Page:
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Assoc. Prof. of Computer Science
Wheaton College (IL)
My primary technical area is operating systems/distributed systems, though I am also interested in social issues/impacts of (and on) computing. I take particular interest in in the variety of perspectives on what the disciplines/professions in computing--including just where the various things called "computer science" have come from.
science and technology studies
Leuphana University Lüneburg
History of network computing
European hacking history, IRC, old technologies used by innovators, cybernetics as ideology.
Automated Software Testing, Predictive Metric Evaluation
Payesh Secure Processors
The main interested field along my academic life is data analysis. although during master studies i focused on using data analysis to validate some new metrics in automated software testing.
History of Greek Software Industry
Doctoral Candidate in History of Computing Technology
University of Athens
Theodore Lekkas is a doctoral candidate at the University of Athens. He is currently working on the history of Greek software houses. A more special research interest is related to how the icon of Europe influenced the development of the Greek Software Industry.
Computing and history of computing
Associate Professor of Computer Science
The Sarai Programme, Centre for the Study of Developing Societies
I'm an ICT engineer by training with research interests in STS, Software Studies, New Media and Anthropology.
Scientific data and information systems
Princeton University Program in History of Science
I study the history of scientific data and information systems, primarily since the late nineteenth century and especially in the chemical sciences. My dissertation, "Nominally Rational: Systematic Nomenclature and the Structure of Organic Chemistry, 1889-1940," traces how European and American chemists built and used rules of nomenclature to order the increasingly numerous and complex objects of chemical science and industry.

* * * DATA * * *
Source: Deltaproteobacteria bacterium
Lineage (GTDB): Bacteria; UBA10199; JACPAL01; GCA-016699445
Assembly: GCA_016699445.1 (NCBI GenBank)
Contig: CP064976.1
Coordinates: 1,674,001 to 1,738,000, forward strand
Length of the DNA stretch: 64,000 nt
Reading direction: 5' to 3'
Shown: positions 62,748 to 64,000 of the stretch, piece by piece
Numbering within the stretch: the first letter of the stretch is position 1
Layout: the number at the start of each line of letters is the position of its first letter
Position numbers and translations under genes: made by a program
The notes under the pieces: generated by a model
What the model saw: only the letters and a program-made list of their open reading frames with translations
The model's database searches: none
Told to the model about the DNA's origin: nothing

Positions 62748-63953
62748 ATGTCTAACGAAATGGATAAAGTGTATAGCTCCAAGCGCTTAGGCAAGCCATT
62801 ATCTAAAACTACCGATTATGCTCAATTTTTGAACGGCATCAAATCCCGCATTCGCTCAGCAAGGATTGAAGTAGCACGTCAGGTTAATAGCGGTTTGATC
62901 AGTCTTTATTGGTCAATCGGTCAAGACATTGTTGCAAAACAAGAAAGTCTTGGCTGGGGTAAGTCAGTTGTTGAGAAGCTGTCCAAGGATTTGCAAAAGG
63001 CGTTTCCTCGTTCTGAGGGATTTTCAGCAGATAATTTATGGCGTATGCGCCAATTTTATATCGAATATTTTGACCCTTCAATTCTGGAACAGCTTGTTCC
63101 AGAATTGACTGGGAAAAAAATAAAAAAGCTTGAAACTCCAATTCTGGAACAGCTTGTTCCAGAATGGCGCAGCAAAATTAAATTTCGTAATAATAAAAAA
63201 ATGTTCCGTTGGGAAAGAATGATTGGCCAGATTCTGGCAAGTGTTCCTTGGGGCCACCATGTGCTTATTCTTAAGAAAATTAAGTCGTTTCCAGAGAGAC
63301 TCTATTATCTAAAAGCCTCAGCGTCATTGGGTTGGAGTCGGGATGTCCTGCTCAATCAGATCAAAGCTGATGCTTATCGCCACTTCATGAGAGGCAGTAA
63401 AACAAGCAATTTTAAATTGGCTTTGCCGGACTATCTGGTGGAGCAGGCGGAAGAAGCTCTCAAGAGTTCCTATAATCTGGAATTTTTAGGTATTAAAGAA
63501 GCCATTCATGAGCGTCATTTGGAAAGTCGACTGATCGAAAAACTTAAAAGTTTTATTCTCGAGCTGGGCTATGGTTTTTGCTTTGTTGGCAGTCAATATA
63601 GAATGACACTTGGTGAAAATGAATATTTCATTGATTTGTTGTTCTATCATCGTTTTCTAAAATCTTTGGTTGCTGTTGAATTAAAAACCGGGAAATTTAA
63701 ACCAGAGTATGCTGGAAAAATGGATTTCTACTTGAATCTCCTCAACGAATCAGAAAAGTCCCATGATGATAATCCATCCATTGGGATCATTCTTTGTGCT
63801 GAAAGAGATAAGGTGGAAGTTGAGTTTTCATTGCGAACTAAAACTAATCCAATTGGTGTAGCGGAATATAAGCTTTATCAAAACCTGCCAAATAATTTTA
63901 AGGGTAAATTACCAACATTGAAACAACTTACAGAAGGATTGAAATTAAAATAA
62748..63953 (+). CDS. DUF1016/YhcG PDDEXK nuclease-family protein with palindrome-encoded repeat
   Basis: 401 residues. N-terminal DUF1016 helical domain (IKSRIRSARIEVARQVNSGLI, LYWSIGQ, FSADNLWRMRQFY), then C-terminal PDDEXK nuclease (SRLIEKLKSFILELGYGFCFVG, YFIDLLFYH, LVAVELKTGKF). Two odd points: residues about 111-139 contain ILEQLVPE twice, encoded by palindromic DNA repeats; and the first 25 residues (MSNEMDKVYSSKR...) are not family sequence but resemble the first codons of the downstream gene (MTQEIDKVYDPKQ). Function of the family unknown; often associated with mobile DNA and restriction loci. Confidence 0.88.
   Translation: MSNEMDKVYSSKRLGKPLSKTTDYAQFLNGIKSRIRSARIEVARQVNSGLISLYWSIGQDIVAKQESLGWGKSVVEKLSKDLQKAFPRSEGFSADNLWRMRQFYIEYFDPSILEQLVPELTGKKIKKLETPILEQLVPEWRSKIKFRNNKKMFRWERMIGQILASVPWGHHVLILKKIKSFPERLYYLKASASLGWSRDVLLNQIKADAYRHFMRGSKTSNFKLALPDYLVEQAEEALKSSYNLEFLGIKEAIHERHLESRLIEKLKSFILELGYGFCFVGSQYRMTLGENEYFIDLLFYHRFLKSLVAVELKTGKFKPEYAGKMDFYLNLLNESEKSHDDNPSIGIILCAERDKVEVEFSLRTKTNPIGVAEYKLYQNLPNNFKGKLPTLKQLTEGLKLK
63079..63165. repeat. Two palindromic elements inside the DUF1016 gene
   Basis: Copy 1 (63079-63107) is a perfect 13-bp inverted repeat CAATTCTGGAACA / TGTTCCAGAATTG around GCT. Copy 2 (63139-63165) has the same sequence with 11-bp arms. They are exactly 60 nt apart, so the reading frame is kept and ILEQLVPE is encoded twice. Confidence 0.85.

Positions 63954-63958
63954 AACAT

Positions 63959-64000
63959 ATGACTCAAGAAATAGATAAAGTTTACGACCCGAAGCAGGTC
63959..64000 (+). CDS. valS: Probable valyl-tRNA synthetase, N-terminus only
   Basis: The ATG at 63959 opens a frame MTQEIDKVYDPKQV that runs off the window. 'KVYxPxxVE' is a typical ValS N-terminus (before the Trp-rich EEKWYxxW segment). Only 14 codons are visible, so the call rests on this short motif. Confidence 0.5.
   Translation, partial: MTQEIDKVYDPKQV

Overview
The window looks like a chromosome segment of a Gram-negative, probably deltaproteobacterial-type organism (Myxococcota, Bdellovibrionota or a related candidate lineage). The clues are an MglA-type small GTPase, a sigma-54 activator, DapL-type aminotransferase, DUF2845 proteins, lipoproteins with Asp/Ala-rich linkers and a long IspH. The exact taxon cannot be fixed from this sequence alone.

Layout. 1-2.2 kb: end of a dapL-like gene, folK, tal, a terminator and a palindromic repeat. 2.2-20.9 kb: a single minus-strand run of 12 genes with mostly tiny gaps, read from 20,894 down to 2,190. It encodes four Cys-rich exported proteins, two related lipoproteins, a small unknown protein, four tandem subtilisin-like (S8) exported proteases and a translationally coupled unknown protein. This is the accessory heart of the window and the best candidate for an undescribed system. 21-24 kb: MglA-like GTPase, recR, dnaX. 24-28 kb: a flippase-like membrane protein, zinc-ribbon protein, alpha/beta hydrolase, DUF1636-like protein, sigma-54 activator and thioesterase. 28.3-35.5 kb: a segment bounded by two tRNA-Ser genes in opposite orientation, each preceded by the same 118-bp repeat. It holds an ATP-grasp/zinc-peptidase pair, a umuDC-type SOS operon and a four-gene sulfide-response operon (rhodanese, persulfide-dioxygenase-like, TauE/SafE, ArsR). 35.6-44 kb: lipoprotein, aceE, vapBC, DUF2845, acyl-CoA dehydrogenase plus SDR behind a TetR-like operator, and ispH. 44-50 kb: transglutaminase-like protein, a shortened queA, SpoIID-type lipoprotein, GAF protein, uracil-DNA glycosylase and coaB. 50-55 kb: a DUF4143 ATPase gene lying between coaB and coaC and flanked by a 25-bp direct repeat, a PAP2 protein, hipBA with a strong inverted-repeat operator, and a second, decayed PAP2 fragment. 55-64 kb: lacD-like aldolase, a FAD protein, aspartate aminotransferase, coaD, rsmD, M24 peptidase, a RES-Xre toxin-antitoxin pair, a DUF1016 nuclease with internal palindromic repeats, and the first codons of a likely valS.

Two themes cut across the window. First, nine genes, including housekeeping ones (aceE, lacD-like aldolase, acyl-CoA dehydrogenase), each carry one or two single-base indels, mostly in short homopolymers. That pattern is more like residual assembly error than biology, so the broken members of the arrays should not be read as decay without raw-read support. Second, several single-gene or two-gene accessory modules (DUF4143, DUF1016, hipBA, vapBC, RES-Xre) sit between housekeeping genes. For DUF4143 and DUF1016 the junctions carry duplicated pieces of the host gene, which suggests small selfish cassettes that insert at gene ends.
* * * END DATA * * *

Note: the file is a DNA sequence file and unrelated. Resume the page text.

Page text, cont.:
I am also pursuing research in the application of physical and digital technology to the conservation and authentication of paintings, the automation of scientific reasoning in late twentieth century synthetic organic chemistry, and the historical relations between structural organic chemistry and graph theory.
History of Computing in France and in Europe
Chargé de recherche, CNRS & Paris-Sorbonne University. Chercheur associé with the Centre Alexandre Koyré
Pierre Mounier-Kuhn has published three books:
• In 2010 an analysis of the emergence of computing in French research and higher education:
• In 2013 a corporate history on information technologies in a major French bank:
• In 2016, a global, richly illustrated History of Computing (in French in its initial version). Emmanuel Lazard & Pierre Mounier-Kuhn, Histoire illustree de l’informatique, Paris, EDP Sciences.
His main fields of interest are:
He collects contemporary art in the form of vintage computer cards and components.
P. Mounier-Kuhn has co-organized a number of international conferences, exhibitions and publications in these fields, and published some 60 papers in French and in English. He participated in "Software for Europe", a collaborative research project within the European Science Foundation. He served in the jury of the Computer History Museum Book Prize (2010-2012).
Business and Economic History; History of Technology
Benson Chair in Business and Economic History, Associate Professor of History
Pacific Lutheran University, Tacoma, WA
I am a social, cultural, and business historian interested in studying overlapping cultures, community, and technology. I also have a background in high technology (software development) and European history (Renaissance, Reformation, and early modern science and technology). My current research project is related to the origins of business software in the United States, c. 1970-2000. The project explores investigates business strategy and the software development process, efforts at standardization, marketing software, and the experience of business software users and customers.
History of Information, Communication, and Telecommunicatoins Systems
Gabriel Ferrucci Professor of Computer Information Systems
Quantification of Subjectivity, Information Systems, Financial Systems, Surveillance, Medical Humanities
Associate - Investment Banking
Intellectual property, urban history, postindustrial society
Georgia State University
I am interested in the ways that technology, law, economic policy, and popular culture have shaped the landscape of the modern United States. My first book, Democracy of Sound, dealt with the politics of music and intellectual property since the dawn of sound recording, and I am currently working on a project about the rise of the information economy and the emergence of “creativity” as a central theme in discussions of social and economic change in the late twentieth and early twenty-first century.